Church & Dwight Co., Inc. v. SPD Swiss Precision Diagnostics, GmBH, 2016 WL 7131177, No. 15-2411, -- F.3d – (2d Cir. 2016) (as amended on denial of reh’g Dec. 5, 2016)
Original opinion discussed here; the court amended the opinion to deal more explicitly with a couple of issues. In particular, the original opinion said that the Second Circuit hadn’t settled on a definition of materiality, but presumed that materiality required that the deception be “likely to influence [consumer] purchasing decisions.” Apotex Inc. v. Acorda Therapeutics, Inc., 823 F.3d 51 (2d Cir. 2016), recently adopted that very standard, so there was no need to grant rehearing on this issue.
SPD argued that Apotex couldn’t be reconciled with the opinion here, but the panel found that any “tension” was “only a tension of emphasis, not content.” First, while Apotex said that “representations commensurate with information in an FDA label generally” (emphasis added) wouldn’t be actionable under the Lanham Act, it went on to acknowledge (in a footnote) that “Lanham Act liability might arise if an advertisement us[ing] information contained in an FDA-approved label... [is] literally or implicitly false.” Such was the case here.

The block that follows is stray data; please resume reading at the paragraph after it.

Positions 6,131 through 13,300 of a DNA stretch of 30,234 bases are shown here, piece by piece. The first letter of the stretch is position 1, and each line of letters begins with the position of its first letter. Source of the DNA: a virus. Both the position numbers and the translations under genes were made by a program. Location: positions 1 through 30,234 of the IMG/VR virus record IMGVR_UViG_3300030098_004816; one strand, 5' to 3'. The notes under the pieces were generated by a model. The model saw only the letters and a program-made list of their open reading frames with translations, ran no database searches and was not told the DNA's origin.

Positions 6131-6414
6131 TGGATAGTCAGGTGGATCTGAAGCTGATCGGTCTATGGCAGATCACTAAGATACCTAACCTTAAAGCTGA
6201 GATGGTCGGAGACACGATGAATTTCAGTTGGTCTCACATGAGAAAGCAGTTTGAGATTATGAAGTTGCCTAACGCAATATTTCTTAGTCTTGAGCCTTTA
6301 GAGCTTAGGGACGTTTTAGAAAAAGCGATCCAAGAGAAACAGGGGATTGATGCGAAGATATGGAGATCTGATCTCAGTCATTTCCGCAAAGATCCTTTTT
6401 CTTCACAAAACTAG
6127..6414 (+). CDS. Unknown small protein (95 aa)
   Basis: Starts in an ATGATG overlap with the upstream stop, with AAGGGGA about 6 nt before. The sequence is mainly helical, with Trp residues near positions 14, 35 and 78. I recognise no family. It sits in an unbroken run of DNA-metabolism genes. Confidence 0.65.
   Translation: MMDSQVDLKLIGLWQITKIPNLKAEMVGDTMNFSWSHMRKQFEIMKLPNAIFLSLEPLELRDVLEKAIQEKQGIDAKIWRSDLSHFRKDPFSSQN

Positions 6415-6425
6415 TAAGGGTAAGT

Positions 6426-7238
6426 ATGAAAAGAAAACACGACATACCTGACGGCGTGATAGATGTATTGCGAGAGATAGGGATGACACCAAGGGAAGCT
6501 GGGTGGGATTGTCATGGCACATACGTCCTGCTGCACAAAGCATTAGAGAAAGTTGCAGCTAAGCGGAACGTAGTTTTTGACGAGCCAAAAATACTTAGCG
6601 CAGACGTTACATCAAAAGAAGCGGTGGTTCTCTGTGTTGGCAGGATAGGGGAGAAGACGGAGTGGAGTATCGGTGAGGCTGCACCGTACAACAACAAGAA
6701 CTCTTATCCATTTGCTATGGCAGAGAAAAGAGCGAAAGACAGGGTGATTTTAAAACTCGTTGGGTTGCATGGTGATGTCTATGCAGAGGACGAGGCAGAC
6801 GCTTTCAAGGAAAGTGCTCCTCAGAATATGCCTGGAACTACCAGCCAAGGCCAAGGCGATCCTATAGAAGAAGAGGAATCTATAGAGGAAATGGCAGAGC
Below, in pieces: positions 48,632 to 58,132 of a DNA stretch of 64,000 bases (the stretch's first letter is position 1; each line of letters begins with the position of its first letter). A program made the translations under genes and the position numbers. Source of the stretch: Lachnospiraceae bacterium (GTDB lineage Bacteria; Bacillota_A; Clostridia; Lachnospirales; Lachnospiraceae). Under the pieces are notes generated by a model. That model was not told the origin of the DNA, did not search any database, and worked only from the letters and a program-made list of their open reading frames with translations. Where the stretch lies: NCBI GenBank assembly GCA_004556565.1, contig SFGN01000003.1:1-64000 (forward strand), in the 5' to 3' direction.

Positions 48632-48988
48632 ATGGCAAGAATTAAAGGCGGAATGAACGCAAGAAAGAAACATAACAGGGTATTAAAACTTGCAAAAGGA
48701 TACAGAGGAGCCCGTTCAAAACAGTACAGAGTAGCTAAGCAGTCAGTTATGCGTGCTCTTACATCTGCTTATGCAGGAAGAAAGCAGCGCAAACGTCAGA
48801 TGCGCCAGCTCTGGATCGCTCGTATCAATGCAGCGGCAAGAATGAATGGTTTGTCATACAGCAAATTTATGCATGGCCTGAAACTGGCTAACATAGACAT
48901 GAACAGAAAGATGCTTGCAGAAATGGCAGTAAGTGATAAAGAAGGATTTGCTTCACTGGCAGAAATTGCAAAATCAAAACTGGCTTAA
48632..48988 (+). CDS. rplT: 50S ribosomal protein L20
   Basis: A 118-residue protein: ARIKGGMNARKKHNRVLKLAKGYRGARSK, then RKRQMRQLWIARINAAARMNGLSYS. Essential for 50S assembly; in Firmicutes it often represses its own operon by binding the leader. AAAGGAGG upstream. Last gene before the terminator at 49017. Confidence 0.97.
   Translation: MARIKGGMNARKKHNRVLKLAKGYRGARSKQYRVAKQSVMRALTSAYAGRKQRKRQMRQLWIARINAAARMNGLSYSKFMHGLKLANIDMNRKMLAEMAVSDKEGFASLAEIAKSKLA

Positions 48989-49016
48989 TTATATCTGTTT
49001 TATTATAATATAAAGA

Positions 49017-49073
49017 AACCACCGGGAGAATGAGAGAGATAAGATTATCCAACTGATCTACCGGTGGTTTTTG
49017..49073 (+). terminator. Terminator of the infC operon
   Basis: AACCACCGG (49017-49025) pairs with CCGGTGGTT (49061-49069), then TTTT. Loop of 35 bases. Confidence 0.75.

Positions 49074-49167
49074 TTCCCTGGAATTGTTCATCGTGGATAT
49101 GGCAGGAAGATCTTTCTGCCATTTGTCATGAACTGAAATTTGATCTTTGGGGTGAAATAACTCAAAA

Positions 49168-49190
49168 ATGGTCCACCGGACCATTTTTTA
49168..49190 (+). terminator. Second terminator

Second, this case involved a different question of law. Apotex presumed that the court could consider the claim, and the issue was “whether aspects of the defendant’s advertising incorporating FDA-approved factual assertions about pharmacological effects of its product were nonetheless false.” But here, SPD was arguing that the court couldn’t even entertain a claim of falsity relating to FDA-approved messaging, without consideration of whether the advertising or labeling was in fact misleading, and that argument was rejected by Pom Wonderful. [This distinction makes my head hurt, especially as to whether it can be distinguished from the first reason given by the court.]
Third, “the Lanham Act claims in the two cases relate to significantly different aspects of the FDA’s competence.” And here we have one of my main questions/concerns about Pom Wonderful coming to the fore, perhaps unsurprisingly in the Second Circuit that also decided Caronia. “The inquiry here does not relate to the truth or falsity of an FDA-approved factual assertion about the effects of a medical product, but rather to the question of whether the phrasing of advertising messages might be misunderstood by consumers.” Apotex involved whether “a fact about the pharmacological effects of a drug, which the FDA had determined to be true, should nonetheless be found by the court to be false.” The FDA’s job is to figure that out, and the court wouldn’t second-guess it “on matters as to which its competence vastly exceeds that of courts.” Misleadingness was another matter.